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Agricultural Land Conversion

Today we recognize the importance of environmental stewardship as never before. Our common goal: To protect our natural resources. It is of critical importance that we proceed with rules designed to address our environmental needs but perhaps of greater importance, to put things in a context which effectively meet the needs of everyone involved.

We have been fortunate in this country thus far to rely on agriculture in satisfying our nutritional requirements on demand, at competitive prices and with great variety. Presently though, farmers in the Northeast are finding some agricultural practices difficult to implement as they operate under the regulations of the Clean Water Act of 1978. The regulations have increased farmers' cost of production and have diminished opportunities for full utilization of their resources. While we all recognize the importance of protecting our natural resources let us not overlook agriculture as a resource worth protecting.

Converting land from an unproductive use into valuable agricultural land is a matter of following established rules. I have been working with a farmer who   manages a couple of thousand acres of land in Northwestern Vermont and a similar amount of acreage in Northeastern New York. The objective of the law is to protect our natural resources, while well intentioned; the rules look different on paper than in practice. This farmer, by converting three acres of land to improve efficiency, has jeopardized his participation in federal Programs. These programs benefit agriculture but also provide a measure of control over natural resources. If the farmer is able to mitigate the three acres identified as wetland, he will be off-the-hook. If not, he will be out of the Program resulting in less regulatory control over some 4,000 acres.

A number of farmers have faced similar consequences during the past few years as a result of economic pressures to increase crop production in order to remain viable. The definition of wetland by the federal government is substantially different than the definition that most people would imagine. Hydric soils grow certain types of vegetation indicating that a closer inspection of subsoils and hydrology may reveal it fits the criteria of a wetland. It is quite possible to walk through an area and return with clean dry shoes only to find that on closer inspection it does in fact meet the federal criteria of a wetland.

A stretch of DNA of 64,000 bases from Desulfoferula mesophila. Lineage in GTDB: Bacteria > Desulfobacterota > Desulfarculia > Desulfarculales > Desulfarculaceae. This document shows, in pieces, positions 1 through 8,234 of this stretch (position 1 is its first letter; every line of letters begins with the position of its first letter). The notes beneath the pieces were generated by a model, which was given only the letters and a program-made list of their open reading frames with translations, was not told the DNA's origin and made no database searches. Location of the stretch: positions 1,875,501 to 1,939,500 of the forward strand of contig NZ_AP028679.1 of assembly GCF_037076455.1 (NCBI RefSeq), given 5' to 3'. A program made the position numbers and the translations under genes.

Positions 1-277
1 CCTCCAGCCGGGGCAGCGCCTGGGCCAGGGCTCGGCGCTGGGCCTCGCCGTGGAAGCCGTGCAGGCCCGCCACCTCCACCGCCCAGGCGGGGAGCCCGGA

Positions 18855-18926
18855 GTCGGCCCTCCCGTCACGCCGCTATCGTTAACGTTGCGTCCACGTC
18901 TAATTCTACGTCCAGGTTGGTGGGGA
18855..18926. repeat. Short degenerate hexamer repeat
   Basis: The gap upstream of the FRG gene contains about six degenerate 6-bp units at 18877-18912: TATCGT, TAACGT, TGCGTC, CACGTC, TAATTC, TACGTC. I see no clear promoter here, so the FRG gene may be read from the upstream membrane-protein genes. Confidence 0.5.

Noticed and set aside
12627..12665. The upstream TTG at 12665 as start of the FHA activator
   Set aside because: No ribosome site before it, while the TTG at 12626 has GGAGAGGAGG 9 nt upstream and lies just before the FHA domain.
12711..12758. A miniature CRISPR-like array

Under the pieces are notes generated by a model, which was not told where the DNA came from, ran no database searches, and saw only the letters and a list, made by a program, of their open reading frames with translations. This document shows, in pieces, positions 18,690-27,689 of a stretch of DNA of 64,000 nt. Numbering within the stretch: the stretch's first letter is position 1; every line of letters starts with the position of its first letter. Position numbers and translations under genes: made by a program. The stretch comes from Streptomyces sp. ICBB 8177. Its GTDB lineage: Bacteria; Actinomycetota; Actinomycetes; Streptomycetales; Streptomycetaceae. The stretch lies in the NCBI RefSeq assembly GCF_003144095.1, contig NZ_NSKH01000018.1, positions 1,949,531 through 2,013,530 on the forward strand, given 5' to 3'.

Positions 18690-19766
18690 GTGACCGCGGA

It has become increasingly apparent that rules designed for the protection of natural resources are difficult to administer and too often create a significant hardship for farmers. The farmer's asset, which he purchased to increase crop production, has been reidentified and appropriated as the government's resource without financially recognizing the farmer's interest, thereby setting the stage for a tenuous relationship.  

During the past several months, I have met with officials from the Natural Resources Conservation Service, Army Corps of Engineers, Environmental Protection Agency, Agency of Natural resources, Agency of Agriculture, the Nature Conservancy, Ducks Unlimited, and other organizations here in Vermont. During September, Vermont Secretary of Agriculture Roger Albee and I traveled to Washington D.C. to meet with Gary Mast, Deputy Under Secretary of Environment and Natural Resources, Job Serebrov, Senior Counselor to the General Counsel and Senior Advisor to the Secretary for Natural Resources and Environment and finally our Congressman, Peter Welch. I have spent a great deal of time and personal resources  listening to everyone in order to develop a plan that will address our mutual needs, one that includes agriculture, Natural Resources, Lake Champlain and the people of our region.